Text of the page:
Jesus has been moving us in these chapters into the most difficult, but also most important, parts of the Christian life. Here he is, in the heart of Holy Week. Some of the religious leaders listening are surely in cahoots with the Roman establishment, plotting Jesus’ arrest. But Matthew tells his church that they MUST remain faithful, and that they MUST take this life of discipleship seriously. It is no casual thing. Don’t bother to show up at the party if your LIFE, your BEING, hasn’t been transformed.
My friend Shannon was recently installed as the pastor at the Fourth Presbyterian Church in Chicago, a majestic place right in the heart of Michigan Avenue. Brian Blount, the President of Union Seminary, preached the installation sermon from Mark, on the disciples getting called out from their fishing boats to follow Jesus. He makes a distinction – with an assist from New Testament scholar David Jacobsen – between discipleship and lifestyle choices. "Even today," Blount said, "we see a minister following a call to a church as a lifestyle decision. Yes, we talk in terms of call, but we know that key decisions are made around issues of family, of children and schools, of spouses and employment, of communities and comfort level, of job expectations and realistic probability of living up to those expectations. That’s lifestyle."5 But then, because he had an audience with some of Chicago’s elite, he went to stewardship. "Today," he said, "we hear a minister talking about stewardship and we think about lifestyle decisions. How much can I realistically give to the church? How much disposable income can I dispose of to support the movement of God’s reign as it breaks into history? How much can I set aside to patronize the church’s vision of mission to this city, country, and world and still have sufficient monies left over for college tuition, house payments, car payments, groceries, or living a little?"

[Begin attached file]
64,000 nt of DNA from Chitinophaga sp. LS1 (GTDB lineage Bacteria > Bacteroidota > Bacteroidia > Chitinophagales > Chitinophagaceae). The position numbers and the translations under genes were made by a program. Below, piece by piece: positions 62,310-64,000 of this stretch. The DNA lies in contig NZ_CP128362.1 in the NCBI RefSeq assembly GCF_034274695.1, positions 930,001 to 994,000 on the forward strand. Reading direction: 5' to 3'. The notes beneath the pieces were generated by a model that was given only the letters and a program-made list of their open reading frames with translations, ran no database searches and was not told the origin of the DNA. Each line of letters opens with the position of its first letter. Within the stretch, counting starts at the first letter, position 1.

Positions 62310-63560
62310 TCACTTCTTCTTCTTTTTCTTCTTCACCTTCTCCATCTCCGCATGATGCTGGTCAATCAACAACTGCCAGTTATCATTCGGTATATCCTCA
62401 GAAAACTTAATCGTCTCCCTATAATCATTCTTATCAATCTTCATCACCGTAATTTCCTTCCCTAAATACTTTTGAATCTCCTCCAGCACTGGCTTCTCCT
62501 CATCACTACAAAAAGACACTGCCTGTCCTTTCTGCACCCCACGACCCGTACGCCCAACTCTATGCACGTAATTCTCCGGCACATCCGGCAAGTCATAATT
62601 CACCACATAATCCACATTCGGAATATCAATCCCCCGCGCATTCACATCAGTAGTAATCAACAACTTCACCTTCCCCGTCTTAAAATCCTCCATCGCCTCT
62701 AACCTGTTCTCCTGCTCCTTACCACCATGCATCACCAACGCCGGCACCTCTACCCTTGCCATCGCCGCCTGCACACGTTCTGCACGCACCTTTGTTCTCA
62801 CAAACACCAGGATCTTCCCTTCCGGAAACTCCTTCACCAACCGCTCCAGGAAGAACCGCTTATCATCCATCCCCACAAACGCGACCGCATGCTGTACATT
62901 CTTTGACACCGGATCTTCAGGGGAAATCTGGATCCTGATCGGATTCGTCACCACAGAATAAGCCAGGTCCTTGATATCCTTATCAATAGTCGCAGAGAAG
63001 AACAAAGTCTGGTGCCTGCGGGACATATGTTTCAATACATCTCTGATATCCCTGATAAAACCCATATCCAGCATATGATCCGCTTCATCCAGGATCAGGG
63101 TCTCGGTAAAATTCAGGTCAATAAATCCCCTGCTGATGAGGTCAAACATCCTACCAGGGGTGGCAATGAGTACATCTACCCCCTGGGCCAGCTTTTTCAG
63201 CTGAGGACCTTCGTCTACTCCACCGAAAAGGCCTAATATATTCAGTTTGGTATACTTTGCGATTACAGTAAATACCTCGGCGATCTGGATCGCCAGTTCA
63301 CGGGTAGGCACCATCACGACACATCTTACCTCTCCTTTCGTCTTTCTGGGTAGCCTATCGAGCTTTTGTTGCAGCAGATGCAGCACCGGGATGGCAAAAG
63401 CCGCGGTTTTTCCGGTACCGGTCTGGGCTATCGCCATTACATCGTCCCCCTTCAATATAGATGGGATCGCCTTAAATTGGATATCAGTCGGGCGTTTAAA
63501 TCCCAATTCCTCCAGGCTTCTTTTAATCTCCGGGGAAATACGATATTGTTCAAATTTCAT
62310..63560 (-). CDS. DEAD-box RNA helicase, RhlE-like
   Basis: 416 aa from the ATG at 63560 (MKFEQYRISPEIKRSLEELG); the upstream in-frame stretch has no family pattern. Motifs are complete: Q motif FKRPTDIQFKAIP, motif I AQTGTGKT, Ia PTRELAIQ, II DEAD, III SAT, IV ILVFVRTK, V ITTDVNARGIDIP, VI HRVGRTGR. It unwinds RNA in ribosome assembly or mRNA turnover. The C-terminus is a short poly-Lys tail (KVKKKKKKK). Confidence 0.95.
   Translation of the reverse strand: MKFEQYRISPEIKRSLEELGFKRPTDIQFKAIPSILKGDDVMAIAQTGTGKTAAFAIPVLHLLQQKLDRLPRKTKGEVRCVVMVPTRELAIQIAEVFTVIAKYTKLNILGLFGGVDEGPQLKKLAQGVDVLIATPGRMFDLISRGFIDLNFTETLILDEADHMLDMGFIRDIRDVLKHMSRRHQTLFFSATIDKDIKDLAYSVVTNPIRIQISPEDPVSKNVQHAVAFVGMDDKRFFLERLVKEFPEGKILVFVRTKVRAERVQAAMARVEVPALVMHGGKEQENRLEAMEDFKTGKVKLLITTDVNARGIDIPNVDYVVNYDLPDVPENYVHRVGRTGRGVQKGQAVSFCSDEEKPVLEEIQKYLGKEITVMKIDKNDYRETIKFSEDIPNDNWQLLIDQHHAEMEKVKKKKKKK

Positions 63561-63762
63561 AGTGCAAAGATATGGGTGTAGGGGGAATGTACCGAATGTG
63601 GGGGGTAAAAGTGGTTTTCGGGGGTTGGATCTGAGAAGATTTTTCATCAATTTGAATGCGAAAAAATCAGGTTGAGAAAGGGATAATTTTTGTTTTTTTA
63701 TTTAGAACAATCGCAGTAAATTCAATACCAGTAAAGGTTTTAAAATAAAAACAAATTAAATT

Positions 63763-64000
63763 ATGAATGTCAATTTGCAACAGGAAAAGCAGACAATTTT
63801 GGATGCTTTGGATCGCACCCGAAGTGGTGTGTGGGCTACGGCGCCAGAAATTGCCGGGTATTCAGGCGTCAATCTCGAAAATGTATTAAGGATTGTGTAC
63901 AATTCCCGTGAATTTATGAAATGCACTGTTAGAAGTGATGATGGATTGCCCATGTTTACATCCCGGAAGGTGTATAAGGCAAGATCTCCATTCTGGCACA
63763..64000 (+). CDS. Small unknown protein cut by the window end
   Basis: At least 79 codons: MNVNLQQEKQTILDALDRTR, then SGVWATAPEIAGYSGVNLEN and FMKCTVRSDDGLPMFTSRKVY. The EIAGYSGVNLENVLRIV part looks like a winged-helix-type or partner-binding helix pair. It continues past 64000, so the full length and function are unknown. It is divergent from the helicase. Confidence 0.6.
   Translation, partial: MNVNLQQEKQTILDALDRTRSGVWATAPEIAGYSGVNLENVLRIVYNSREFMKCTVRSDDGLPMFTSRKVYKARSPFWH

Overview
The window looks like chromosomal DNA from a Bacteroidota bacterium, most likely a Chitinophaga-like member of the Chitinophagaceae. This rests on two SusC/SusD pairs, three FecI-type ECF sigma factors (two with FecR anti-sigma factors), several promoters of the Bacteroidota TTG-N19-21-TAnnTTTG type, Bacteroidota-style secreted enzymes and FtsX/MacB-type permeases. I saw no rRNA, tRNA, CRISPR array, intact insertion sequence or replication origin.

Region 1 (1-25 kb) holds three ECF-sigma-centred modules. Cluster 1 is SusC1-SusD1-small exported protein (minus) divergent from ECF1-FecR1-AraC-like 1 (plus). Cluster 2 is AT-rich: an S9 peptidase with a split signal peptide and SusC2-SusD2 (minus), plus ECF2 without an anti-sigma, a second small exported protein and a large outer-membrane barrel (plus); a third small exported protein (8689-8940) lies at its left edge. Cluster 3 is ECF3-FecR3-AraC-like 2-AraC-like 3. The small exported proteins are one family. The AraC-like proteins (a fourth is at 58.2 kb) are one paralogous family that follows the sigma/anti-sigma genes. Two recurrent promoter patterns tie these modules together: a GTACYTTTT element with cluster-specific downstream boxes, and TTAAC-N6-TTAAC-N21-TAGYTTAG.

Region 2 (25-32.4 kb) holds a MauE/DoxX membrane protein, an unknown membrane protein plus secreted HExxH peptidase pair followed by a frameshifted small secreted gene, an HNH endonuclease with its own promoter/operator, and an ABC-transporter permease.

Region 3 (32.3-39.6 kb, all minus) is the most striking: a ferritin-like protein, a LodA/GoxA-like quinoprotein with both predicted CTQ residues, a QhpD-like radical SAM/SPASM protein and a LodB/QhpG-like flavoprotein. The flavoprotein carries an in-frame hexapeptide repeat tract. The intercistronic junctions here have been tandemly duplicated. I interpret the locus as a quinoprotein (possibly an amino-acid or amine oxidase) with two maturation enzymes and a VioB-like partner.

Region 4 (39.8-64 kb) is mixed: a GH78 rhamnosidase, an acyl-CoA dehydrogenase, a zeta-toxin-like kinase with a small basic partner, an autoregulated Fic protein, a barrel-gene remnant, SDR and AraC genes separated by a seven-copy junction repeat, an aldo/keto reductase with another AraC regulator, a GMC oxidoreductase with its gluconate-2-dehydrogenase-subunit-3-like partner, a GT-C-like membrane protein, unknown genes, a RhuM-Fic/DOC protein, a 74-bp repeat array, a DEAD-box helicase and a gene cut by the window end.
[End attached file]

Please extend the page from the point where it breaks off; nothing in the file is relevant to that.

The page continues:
I must tell you, even as I read this last week I was convicted. I thought about how many decisions I am called to make that are about the heart of my own personal discipleship, but I treat them as lifestyle decisions. I confess to you – and you can tell me later if you do this, too – that so many decisions I am called to make happen in a half-hearted, ad hoc kind of way. I confess that most often the basic criteria are: Do I have time to do this? How inconvenient is it? What is required of me? Does it feel like too much? It is a simple, rather pitiful calculus, I confess to you. But I also think it’s a calculus that most busy people use. What if instead of the simple decision-making that comes with lifestyle choices, we took 15 extra seconds and thought about discipleship, about what God might be calling us to be and do? How would that mess with every decision we make?
Is God calling me to participate in this task? We might ask ourselves. How might I know? How may the unique gifts God has given me help out? How is the Spirit changing me, shaping me, teaching me? Is my pledge – of the money and time and talents that come from God – something of significance? Is it something that matters? Or am I just checking another box, knocking another thing off the list, so I can move on to carpool or errands or a project at work or something else I have to do?
The king has issued the invitation, and issued it to all. COME to the party. God’s grace comes as gift. But don’t think you can just come exactly as you are. Christ wants ALL of you to come, and be transformed.
All praise be to God. Amen.
1. "23 Million Americans Watch Royal Wedding," deadline.com, April 30, 2011.
2. Tom Long, WBC: Matthew, (Louisville: Westminster/John Knox Press, 1997), p. 246-247.
3. Long, 247.
4. Also Long’s great language.
5. Brian Blount, Look at These Fools!, September 21, 2014.